Eco-Industrial Parks and Application of Corporate Environmental Management Information System in China

Eco-Industrial Parks and Application of Corporate Environmental Management Information System in China

Juan Wen, Xueqiang Lu
DOI: 10.4018/978-1-61520-981-1.ch024
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The history, current situation, policy system and three typical cases for eco-industrial parks in China have been described and analyzed systematically. On the basis of this, application of CEMIS to EIPs has been discussed. A CEMIS framework for EIPs has been proposed according to the Chinese policy system. Furthermore, a schematic control diagram for EIPs has been suggested using box model.
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The EIP definition proposed by the Indigo Development Team in 1993 has been widely accepted, which is “An eco-industrial park or estate is a community of manufacturing and service businesses located together on a common property” (Lowe, 2001). Cote & Hall (1995) suggested that an eco-industrial park, an industrial system could conserve natural and economic resources, reduce costs and debts incurred by production, materials, energy, insurance and handling, promote operation efficiency and quality, improve workers' health and public image, and provide people with opportunities of making profit through utilization and sales of wastes. The President’s Council on Sustainable Development of USA (1996) identified an EIP as combination of the market community for effective cooperation and resources sharing (information, raw materials, water, energy, infrastructure and natural environment) and the industrial system for exchange of raw materials and energy. In the Guideline for Planning of Demonstration Eco-industrial Parks (on trial) promulgated by the former State Environmental Protection Administration (SEPA) of China in 2003, an EIP is defined as a new type of industrial park designed and established in accordance with the concept of circular economy, the principles of industrial ecology and the requirements of cleaner production. Lowe & Warren (2008) pointed out that EIPs were characterized as the interaction between enterprises and the nature, and among themselves. In a study in Kalunborg Industrial Symbiosis System located to the west of Copenhagen, the characteristics were described as optimized utilization of resources with the cooperation between various enterprises, particularly through waste recycling (Erkman, 1999).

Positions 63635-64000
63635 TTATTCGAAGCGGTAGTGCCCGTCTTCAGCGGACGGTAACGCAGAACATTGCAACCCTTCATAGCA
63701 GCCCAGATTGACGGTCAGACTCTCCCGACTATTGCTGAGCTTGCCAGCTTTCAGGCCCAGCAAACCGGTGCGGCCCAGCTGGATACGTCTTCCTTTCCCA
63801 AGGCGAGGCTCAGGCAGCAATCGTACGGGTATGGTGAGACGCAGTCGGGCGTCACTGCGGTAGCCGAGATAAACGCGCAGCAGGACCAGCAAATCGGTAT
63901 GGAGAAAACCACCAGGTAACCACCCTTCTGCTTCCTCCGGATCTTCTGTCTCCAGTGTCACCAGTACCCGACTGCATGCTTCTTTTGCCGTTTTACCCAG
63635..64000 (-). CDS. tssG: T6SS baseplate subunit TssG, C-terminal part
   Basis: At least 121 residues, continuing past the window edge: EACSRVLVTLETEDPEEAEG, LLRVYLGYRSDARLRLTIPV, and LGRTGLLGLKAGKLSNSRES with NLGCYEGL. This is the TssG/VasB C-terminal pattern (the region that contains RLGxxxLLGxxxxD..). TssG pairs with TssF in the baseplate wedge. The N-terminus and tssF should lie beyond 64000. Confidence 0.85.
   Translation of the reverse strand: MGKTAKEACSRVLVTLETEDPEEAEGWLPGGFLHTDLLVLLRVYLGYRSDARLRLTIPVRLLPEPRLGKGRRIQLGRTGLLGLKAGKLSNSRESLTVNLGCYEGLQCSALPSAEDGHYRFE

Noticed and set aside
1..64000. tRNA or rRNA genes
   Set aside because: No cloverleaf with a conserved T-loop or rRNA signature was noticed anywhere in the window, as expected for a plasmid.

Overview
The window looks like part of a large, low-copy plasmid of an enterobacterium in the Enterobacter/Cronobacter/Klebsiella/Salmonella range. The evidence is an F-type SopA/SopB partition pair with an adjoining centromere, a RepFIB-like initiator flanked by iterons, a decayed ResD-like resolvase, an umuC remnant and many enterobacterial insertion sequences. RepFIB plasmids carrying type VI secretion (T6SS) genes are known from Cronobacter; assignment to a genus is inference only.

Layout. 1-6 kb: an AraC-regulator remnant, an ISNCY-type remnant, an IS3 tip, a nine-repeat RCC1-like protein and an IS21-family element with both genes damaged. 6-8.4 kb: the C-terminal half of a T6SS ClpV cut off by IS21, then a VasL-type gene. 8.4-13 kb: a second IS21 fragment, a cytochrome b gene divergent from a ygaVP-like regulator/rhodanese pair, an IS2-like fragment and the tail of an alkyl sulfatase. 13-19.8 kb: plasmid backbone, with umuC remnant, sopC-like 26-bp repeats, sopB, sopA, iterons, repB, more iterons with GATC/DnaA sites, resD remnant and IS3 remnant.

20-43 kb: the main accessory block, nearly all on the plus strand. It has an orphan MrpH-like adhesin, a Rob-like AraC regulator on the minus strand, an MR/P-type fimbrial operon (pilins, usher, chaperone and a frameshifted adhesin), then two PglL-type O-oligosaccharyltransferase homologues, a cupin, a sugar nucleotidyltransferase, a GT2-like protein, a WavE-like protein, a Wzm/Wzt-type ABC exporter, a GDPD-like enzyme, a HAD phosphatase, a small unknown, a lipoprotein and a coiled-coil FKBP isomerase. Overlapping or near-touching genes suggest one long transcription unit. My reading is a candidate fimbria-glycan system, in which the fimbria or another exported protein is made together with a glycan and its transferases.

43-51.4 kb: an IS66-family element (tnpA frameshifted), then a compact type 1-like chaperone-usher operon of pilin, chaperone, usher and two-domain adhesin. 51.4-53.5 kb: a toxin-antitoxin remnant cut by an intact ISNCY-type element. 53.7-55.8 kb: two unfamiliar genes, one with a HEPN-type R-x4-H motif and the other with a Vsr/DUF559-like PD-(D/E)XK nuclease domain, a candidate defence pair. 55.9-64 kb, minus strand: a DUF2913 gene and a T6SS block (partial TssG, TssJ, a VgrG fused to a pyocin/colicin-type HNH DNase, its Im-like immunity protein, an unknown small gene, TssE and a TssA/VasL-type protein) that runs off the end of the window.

In addition to economic profits, an EIP also pursues a beautiful, attractive and heavenly work and life style, ideal and benign ecological circulation, and sustainable development of community. Comparing to a traditional industrial park, an EIP is characterized as:

  • a.

    An EIP has an obvious core enterprise or a theme, and the whole park is established and operated on the basis of one or more such core enterprises;

  • b.

    An EIP pays attention to harmonious development with community;

  • c.

    An EIP has a cleaner production and by-products/wastes exchange network based on supply and demand relationships in order to reduce environmental pollution, instead of simple conglomeration of environmental technology corporations or corporations producing green products;

  • d.

    An EIP maximizes energy efficiency through symbiosis and superposition, and realizes sustainable utilization of materials through recovery, regeneration and recycling;

  • e.

    An EIP is established based on the theories of circular economy, regional cleaner production and industrial ecology;

  • f.

    An EIP has efficient and concentrated environmental infrastructure or facilities, and the environment of enterprise, industrial park and the whole community can be improved continuously;

  • g.

    The investment for the enterprises within the ecological chain have priority for an EIP;

  • h.

    An EIP has a standardized ecological management and evaluation system.

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